The Office of Tax Simplification (OTS) report highlights how the capital gains tax (CGT) rules can distort behaviour and do not meet policy intent, in particular, their interaction with income tax and inheritance tax (IHT).
For example, the lower rates of CGT can act as a motivator for owner-managed companies to retain accrued income within their company in the hope they can benefit from lower CGT rates on selling or winding up the business.
What grabbed the headlines was the key recommendation that CGT rates should be aligned with income tax rates. The closer alignment of rates would reduce the complex rules needed to police the boundary between income and gains, but correspondingly remove the tax rate advantage of capital gains. This change, and the recommendation to reduce the annual exemption to between £2,000 and £4,000, would of course lead to much higher tax bills for some.
On the upside, if rates were aligned, the OTS envisages a case for considering a more flexible use of capital losses, in particular, an extension of the range of situations in which they can be offset against income.
If the Government chooses not to support this option, then the OTS has a plan B, as it feels strongly that at least some of the distortions between CGT and income tax need to be addressed.
The thinking behind this is that part of the value of the shares in a trading company derives from work carried out by its employees or by owner-managers. The OTS therefore proposes taxing share-based rewards arising from employment and accumulated retained earnings in smaller companies at income tax rates. There’s little doubt that this course of action would result in more complexity than simply aligning rates.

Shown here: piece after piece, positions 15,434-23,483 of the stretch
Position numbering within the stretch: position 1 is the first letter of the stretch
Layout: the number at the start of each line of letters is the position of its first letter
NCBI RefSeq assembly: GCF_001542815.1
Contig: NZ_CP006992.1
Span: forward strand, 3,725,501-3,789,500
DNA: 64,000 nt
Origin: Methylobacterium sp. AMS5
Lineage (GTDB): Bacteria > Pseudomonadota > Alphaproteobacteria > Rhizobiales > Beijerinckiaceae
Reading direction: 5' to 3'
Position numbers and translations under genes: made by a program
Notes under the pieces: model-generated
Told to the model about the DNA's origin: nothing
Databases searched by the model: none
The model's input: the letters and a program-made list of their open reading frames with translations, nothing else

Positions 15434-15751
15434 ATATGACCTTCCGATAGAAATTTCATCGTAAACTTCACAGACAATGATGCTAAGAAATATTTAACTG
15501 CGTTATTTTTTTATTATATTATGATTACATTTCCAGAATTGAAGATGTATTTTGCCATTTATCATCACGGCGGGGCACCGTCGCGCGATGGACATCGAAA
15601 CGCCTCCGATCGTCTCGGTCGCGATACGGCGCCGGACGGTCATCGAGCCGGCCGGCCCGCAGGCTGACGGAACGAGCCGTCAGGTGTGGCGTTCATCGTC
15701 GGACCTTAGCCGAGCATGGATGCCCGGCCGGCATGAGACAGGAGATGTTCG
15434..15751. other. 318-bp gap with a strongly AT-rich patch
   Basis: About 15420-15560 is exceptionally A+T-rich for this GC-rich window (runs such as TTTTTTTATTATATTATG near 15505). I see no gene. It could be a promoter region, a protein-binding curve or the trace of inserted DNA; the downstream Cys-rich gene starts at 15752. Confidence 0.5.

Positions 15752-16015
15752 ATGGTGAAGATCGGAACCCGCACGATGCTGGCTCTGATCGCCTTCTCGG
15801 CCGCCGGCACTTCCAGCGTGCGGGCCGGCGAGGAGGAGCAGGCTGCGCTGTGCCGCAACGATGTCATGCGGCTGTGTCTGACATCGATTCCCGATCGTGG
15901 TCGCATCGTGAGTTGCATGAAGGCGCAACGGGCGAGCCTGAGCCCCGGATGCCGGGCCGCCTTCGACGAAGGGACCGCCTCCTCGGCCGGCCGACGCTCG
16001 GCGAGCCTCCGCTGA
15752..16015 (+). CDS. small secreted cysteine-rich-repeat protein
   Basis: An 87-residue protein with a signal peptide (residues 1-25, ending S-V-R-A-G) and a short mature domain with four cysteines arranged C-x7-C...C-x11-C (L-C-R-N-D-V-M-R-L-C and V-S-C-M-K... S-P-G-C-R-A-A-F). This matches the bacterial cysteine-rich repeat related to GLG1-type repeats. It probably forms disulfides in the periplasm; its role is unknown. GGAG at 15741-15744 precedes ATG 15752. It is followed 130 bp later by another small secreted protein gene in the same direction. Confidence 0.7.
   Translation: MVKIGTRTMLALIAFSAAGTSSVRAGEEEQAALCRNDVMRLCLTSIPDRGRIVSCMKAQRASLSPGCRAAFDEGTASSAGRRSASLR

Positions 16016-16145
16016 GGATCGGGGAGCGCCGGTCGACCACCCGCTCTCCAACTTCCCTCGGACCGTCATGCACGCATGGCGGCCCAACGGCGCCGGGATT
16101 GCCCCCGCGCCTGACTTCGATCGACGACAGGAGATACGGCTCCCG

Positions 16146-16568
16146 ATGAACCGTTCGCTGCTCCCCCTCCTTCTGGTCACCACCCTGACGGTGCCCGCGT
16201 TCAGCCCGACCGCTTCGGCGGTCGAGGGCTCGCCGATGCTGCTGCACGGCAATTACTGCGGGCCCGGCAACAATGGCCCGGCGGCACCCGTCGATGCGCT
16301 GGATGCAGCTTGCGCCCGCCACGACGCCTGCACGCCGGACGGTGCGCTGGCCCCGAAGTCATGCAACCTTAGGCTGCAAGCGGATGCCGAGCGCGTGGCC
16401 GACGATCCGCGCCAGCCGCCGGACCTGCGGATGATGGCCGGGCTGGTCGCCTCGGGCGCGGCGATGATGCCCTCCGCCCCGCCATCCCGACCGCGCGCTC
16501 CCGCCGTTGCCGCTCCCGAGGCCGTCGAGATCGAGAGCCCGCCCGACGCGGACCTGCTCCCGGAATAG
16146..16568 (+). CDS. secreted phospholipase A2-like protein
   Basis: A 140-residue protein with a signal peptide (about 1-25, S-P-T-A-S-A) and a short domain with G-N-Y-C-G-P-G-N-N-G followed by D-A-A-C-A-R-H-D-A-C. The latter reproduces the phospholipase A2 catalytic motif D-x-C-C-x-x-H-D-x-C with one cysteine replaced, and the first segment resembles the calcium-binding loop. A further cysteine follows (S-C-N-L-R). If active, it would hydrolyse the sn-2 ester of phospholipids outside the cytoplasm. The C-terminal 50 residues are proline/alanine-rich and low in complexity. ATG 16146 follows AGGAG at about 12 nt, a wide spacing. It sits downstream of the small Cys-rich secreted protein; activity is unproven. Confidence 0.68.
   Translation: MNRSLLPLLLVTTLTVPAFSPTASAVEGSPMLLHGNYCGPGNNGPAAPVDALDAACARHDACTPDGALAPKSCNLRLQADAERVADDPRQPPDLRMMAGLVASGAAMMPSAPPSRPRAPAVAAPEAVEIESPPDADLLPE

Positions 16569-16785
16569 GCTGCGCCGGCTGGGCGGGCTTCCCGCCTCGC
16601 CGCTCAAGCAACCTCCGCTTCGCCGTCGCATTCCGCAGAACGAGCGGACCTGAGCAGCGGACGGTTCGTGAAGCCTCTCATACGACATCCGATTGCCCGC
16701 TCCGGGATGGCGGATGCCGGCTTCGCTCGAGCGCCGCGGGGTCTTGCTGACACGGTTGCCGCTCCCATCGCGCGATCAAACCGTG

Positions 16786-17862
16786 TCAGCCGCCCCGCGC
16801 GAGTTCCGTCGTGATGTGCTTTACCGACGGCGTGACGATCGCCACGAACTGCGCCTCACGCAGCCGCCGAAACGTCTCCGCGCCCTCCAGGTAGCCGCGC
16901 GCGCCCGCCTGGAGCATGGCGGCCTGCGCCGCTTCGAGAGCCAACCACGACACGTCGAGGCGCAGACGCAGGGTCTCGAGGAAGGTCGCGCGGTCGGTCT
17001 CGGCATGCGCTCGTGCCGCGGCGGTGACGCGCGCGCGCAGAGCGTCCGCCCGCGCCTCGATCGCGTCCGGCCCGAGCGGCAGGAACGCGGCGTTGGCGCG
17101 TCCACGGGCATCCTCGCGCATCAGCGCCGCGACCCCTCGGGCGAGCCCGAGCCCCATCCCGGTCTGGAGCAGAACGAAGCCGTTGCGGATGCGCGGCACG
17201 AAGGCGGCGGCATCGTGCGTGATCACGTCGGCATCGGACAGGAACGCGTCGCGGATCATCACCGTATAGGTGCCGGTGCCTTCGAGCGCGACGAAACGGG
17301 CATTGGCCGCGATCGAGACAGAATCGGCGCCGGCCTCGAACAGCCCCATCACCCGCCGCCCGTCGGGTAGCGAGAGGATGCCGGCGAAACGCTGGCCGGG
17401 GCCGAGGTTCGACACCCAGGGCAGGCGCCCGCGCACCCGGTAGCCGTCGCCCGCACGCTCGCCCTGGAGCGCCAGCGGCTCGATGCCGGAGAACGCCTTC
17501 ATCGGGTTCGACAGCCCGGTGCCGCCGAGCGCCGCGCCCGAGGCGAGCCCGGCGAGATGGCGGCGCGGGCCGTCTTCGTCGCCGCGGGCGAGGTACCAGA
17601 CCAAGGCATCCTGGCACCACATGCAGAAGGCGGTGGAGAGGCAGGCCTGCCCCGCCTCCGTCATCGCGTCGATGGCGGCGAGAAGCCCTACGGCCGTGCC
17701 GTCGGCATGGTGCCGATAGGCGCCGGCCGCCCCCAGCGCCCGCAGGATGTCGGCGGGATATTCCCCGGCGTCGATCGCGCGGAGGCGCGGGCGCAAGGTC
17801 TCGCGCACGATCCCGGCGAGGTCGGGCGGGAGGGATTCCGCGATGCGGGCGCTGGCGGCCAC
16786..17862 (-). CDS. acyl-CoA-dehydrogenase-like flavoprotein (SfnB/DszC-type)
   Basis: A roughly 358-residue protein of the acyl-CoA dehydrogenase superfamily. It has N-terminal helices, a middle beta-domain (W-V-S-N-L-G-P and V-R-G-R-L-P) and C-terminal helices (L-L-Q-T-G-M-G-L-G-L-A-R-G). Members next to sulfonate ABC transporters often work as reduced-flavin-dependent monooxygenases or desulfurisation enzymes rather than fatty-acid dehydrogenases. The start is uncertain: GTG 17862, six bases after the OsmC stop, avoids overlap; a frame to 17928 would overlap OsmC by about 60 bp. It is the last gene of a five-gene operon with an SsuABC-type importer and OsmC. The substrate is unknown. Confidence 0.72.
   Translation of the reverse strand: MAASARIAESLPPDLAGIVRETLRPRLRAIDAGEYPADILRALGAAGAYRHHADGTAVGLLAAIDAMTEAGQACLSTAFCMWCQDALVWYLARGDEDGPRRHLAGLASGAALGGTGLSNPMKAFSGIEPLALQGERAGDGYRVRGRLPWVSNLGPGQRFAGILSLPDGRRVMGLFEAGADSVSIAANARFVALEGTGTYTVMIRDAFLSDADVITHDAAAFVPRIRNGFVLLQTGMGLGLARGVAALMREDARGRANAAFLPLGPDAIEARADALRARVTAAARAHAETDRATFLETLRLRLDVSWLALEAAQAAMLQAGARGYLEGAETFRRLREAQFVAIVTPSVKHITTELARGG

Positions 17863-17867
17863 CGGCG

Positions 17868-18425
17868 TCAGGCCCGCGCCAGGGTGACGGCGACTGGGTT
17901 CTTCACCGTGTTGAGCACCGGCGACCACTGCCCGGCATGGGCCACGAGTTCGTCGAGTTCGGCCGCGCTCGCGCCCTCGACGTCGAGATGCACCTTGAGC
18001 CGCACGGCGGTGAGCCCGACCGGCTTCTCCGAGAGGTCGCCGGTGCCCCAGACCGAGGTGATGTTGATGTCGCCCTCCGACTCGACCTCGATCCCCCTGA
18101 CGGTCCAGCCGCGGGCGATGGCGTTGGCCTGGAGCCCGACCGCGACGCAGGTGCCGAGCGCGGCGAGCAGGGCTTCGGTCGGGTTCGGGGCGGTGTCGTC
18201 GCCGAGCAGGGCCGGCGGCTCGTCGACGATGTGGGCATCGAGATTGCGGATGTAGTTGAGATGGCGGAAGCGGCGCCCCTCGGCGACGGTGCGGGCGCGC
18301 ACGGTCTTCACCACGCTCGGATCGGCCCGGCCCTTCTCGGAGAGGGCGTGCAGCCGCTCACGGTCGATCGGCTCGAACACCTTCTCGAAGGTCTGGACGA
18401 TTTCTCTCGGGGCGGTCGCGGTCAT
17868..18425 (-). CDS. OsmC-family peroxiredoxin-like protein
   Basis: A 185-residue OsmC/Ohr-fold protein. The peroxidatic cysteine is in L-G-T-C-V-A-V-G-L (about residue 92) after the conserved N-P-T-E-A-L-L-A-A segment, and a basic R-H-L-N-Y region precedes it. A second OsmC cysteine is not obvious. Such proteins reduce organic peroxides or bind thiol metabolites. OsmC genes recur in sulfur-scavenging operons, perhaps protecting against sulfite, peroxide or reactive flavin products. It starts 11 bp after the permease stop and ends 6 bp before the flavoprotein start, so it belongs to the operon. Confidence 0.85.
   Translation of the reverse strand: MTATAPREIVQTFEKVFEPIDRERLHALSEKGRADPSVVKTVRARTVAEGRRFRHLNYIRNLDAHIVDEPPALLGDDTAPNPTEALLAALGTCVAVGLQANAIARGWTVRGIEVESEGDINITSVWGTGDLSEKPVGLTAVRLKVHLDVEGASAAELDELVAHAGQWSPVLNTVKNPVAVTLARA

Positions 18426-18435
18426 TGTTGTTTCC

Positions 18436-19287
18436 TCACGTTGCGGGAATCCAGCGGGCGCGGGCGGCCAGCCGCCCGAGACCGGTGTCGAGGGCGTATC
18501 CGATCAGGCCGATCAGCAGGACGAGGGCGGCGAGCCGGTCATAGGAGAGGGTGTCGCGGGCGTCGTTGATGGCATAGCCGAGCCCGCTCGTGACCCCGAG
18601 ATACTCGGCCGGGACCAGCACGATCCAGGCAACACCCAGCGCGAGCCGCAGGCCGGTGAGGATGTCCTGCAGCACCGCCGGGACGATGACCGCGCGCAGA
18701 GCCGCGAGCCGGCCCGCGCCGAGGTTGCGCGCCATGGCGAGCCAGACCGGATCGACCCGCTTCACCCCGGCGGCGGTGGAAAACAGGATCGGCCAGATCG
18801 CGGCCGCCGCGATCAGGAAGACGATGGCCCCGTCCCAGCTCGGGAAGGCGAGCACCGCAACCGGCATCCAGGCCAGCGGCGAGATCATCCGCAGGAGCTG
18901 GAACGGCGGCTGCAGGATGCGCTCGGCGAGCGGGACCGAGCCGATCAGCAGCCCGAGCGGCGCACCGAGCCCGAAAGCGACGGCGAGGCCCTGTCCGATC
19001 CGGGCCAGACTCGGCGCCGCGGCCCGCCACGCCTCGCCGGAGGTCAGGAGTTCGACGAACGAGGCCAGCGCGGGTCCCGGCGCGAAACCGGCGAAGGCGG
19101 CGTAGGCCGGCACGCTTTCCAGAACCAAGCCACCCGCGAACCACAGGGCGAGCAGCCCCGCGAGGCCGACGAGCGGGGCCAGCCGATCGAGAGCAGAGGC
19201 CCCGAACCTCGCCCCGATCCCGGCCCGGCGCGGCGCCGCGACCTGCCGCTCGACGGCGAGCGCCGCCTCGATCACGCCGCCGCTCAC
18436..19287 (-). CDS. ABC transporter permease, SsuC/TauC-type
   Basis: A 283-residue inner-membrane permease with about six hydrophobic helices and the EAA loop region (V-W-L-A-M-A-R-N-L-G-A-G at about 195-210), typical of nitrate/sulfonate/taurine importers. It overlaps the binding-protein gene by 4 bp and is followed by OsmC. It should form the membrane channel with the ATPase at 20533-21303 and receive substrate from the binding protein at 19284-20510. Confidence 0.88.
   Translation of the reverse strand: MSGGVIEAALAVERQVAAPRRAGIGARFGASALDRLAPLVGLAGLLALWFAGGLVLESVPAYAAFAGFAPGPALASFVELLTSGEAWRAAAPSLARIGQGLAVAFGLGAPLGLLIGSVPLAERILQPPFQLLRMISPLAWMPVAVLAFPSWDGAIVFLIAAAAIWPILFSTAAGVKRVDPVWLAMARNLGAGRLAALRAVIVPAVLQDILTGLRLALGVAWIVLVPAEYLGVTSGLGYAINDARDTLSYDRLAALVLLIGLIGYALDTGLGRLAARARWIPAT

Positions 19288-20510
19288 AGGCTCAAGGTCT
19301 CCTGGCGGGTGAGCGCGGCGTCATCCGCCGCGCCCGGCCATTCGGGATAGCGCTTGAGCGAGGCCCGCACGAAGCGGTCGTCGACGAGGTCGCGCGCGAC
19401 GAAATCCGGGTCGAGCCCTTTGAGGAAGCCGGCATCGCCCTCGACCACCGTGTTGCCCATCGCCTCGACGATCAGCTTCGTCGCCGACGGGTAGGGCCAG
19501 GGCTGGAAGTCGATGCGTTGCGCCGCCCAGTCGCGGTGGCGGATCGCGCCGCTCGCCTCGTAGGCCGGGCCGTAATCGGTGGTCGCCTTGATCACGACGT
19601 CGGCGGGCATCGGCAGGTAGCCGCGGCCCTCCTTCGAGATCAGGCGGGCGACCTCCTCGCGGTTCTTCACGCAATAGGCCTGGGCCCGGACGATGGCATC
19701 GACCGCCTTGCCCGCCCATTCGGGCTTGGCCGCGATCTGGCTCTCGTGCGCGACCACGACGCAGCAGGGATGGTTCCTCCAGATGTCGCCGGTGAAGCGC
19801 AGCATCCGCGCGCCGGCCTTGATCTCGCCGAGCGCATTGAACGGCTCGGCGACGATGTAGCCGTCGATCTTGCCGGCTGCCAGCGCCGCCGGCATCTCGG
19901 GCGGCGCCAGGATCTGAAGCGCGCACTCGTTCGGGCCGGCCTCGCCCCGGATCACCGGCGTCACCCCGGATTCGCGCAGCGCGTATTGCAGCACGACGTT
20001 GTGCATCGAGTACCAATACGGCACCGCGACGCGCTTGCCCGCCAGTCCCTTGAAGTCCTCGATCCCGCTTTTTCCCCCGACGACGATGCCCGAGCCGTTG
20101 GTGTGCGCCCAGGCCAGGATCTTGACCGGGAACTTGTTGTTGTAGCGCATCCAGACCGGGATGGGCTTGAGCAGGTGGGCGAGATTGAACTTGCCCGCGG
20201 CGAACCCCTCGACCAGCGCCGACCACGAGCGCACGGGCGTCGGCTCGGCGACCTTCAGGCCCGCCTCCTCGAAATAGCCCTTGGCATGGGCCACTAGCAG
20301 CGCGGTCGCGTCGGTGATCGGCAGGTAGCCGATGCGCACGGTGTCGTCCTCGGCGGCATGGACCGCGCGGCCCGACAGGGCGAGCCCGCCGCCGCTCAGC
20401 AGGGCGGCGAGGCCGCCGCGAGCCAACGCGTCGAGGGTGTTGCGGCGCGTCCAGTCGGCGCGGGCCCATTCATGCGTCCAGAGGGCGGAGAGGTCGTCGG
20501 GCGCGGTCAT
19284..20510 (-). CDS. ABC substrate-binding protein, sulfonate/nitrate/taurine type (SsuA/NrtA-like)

In relation to the interaction between CGT and IHT, the OTS has previously touted the view that where a relief, or exemption (for businesses, farming businesses, and assets passing to a surviving spouse) from IHT applies, the capital gains uplift on death should be removed. This would mean the recipient is treated as acquiring the assets at the historic base cost of the person who has died (a no gain no loss basis), as opposed to the current regime, whereby gains are wiped out on death. The OTS has now gone further by advocating the removal of the capital gains uplift on death even where IHT is payable.
The reasoning is that similar scenarios can have different outcomes where either one, both or neither of the taxes arise. This again can distort behaviours. For example, an individual may defer passing a business down the family line until death as it avoids CGT and IHT. This delay is driven by tax consequences, and not necessarily by what’s best for the future of the business. So, if there’s no CGT advantage in deferring the gift till death, it may make the decision to pass the business on earlier more straightforward.
Also urged in the proposals is that Business Asset Disposal Relief (BADR) and Investors Relief should be scrapped, with a return to a relief more focussed on retirement proposed to replace BADR. The OTS suggests increasing the minimum shareholding requirement to something like 25%, in order that the relief goes to owner-managers rather than more passive investors.
Also, that the period the shares need to be held should be increased to, for example, 10 years. This is to ensure the relief only goes to people who have built up their businesses over time, with the addition of an age limit, similar to those for pension freedoms, to reflect the intention that it should mainly benefit those who are retiring.
In relation to Investors Relief, which was introduced in April 2016, there’s strong evidence that the relief is simply not being used and therefore is not achieving its goal of enabling unlisted trading companies in securing investment.
It’s important to remember that none, or only some, of these changes may come into play and there is of course the question of when changes could happen. The key steps for advisers with business clients that may be impacted, is that they make their clients aware of the changes and initiate a rational discussion on what action, if any, needs to be considered.
This will particularly be the case where the client has been considering, or even dithering about, taking advantage of the current tax rules.
Neil MacGillivray is head of technical support at James Hay